Define the term "diagonal relationship" and give two examples of Be and Al exhibiting such a relationship.
The diagonal relationship is a periodic trend describing similar properties between an element in the upper-left corner of the periodic table and the element to its lower right: lithium and magnesium; beryllium and aluminum; and boron and silicon. As an example, Be and Al are both amphoteric and form parallel anions with concentrated hydroxide ion. Additionally, both Be and Al form carbides containing the C^4- ion.
How can you tell whether a reaction is spontaneous or non-spontaneous at room temperature?
To tell whether a reaction is spontaneous or non-spontaneous at room temperature, you need to find the Gibbs' Free Energy, which takes into account the balance between entropy and enthalpy. Entropy is a measure of the disorder; reactions which create more disorder - have a positive entropy - tend to be favored (spontaneous). Enthalpy is a measure of the energy of a system, which prefers to have a minimum value, so that reactions with negative enthalpy tend to be favored (spontaneous). Gibbs Free Energy - the energy available to do useful work - calculates the balance between these two, sometimes opposing factors and taking into account the temperature of the reaction. If Gibbs Free Energy is negative at a given temperature, the reaction will be spontaneous at that temperature. If it is positive, then the reaction will be non-spontaneous at that temperature.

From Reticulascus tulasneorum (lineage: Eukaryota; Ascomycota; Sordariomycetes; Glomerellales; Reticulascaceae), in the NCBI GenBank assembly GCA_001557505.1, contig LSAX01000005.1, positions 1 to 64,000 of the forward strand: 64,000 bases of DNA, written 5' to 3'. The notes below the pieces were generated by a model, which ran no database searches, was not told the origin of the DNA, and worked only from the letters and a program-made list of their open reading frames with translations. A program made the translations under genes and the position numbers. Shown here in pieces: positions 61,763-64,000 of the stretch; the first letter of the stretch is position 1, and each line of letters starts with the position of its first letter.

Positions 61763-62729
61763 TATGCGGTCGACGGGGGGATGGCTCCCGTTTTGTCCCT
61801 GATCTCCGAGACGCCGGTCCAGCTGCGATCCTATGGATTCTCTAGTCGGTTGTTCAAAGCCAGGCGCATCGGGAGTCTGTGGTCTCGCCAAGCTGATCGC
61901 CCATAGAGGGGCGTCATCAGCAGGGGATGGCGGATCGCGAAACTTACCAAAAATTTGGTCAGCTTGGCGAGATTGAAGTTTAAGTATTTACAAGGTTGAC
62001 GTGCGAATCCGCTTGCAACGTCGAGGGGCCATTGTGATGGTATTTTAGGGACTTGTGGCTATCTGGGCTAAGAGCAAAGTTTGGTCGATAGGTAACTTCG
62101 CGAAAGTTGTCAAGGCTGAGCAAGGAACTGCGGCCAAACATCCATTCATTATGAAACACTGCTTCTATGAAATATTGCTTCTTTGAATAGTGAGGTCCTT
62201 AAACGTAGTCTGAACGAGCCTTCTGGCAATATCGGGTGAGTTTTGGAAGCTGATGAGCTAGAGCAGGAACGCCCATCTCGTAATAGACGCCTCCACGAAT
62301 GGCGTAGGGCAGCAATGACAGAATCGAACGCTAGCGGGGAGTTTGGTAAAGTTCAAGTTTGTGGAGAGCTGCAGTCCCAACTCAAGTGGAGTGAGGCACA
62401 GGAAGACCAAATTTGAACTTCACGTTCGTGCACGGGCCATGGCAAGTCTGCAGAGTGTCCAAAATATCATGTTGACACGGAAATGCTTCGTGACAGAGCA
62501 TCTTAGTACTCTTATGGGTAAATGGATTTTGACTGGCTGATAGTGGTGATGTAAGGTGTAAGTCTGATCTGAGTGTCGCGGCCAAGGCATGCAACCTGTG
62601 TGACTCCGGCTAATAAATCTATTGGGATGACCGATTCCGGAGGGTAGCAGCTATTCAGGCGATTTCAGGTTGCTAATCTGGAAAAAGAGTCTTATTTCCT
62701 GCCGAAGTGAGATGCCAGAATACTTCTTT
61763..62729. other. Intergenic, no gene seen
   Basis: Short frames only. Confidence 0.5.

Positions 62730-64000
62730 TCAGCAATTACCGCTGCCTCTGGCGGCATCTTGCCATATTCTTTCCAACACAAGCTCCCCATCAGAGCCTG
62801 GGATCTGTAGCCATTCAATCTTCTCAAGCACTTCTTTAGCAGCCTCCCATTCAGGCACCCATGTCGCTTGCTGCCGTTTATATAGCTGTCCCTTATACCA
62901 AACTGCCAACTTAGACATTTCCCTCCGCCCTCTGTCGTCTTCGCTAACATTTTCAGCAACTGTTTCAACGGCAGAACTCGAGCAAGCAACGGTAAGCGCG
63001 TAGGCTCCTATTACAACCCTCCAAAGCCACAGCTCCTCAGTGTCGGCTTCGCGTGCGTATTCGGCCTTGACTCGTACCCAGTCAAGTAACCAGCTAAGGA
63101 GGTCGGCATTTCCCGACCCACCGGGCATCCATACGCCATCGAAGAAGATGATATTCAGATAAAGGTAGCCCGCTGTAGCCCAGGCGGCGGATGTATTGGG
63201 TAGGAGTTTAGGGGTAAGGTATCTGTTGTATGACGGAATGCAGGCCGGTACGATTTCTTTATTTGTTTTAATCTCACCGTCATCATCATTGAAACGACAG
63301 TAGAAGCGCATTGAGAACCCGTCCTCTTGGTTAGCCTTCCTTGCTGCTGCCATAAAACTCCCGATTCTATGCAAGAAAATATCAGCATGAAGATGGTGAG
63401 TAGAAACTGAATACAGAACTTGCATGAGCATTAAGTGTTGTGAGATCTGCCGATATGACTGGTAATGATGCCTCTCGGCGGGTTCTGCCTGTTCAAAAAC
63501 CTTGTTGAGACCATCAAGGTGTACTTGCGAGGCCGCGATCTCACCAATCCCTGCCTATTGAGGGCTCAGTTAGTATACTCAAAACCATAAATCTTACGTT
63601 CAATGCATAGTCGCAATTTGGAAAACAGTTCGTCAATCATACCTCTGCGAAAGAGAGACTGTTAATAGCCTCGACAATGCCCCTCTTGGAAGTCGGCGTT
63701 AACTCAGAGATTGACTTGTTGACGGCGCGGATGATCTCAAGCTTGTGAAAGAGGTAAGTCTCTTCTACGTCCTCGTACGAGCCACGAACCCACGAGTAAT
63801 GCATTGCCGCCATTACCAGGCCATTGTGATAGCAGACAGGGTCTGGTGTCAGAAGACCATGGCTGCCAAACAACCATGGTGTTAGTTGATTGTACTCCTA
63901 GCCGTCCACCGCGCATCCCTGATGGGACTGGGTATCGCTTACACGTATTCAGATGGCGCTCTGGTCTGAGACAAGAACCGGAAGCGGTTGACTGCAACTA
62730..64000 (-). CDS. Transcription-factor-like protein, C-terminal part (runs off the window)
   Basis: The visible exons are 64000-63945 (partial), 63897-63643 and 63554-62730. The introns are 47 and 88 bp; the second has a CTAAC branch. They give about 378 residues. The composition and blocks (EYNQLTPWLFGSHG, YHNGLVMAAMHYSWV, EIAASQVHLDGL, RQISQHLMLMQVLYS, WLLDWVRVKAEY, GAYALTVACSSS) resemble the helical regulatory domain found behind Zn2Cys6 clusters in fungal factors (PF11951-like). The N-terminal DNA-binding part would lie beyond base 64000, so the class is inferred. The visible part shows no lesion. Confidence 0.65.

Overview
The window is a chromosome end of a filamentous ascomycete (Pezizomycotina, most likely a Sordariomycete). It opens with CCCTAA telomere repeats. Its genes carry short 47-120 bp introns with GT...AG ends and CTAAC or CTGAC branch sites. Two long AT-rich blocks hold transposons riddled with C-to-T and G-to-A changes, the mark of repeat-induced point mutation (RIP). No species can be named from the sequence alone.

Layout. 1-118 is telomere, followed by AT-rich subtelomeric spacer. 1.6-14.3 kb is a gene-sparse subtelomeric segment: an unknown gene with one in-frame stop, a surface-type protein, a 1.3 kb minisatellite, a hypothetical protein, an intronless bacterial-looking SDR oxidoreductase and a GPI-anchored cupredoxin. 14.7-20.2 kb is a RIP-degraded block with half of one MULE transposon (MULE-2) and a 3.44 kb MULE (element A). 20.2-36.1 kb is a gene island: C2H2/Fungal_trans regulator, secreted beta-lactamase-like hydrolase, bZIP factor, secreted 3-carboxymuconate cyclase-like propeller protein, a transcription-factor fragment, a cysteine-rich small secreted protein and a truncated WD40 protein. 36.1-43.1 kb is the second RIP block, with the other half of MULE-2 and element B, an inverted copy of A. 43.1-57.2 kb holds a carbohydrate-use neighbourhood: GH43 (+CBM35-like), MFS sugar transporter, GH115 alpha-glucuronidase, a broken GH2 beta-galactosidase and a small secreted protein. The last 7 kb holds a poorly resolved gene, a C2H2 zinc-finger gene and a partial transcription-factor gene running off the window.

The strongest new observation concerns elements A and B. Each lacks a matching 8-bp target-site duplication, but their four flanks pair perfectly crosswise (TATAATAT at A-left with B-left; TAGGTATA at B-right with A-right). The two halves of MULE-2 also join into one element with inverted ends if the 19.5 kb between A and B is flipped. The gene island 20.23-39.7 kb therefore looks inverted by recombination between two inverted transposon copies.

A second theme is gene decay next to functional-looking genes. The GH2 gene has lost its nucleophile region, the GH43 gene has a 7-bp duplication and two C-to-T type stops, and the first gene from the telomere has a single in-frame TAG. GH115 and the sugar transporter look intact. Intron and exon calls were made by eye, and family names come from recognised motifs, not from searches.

How do the charges of the monatomic ions of the elements change as you go across a row of the periodic table, and why do they follow this trend?
As you go across the periodic table from left to right, the charges of the metals increase by one, corresponding to the group number. For the nonmetals, the charges are negative and correspond to 8 minus the group number, increasing by one from left to right. Ions form by losing or gaining electrons in order to reach the noble gas configuration of 8 electrons in the valence shell. Metals will lose electrons since they have fewer electrons in their valence shells, giving a positive ion (cation). Nonmetals will gain electrons to give a negative ion (anion). The number needed to be gained or lost is simply how many columns away that element is from the nearest noble gas.